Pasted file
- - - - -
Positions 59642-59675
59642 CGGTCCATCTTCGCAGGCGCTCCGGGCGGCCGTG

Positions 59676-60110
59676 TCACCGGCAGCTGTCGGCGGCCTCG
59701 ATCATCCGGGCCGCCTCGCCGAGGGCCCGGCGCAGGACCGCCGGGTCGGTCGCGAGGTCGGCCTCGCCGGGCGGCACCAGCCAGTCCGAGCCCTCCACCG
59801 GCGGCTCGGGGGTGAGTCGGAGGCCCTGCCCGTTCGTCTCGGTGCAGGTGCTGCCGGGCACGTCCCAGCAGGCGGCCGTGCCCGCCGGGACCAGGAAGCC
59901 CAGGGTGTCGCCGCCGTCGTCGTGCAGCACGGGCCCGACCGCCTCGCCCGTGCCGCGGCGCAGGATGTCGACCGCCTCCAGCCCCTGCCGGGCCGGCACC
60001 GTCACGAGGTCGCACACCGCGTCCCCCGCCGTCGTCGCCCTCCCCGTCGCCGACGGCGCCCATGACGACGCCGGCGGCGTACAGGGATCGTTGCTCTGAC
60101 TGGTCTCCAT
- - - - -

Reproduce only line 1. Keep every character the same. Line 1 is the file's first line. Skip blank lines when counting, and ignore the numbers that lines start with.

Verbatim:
Positions 59642-59675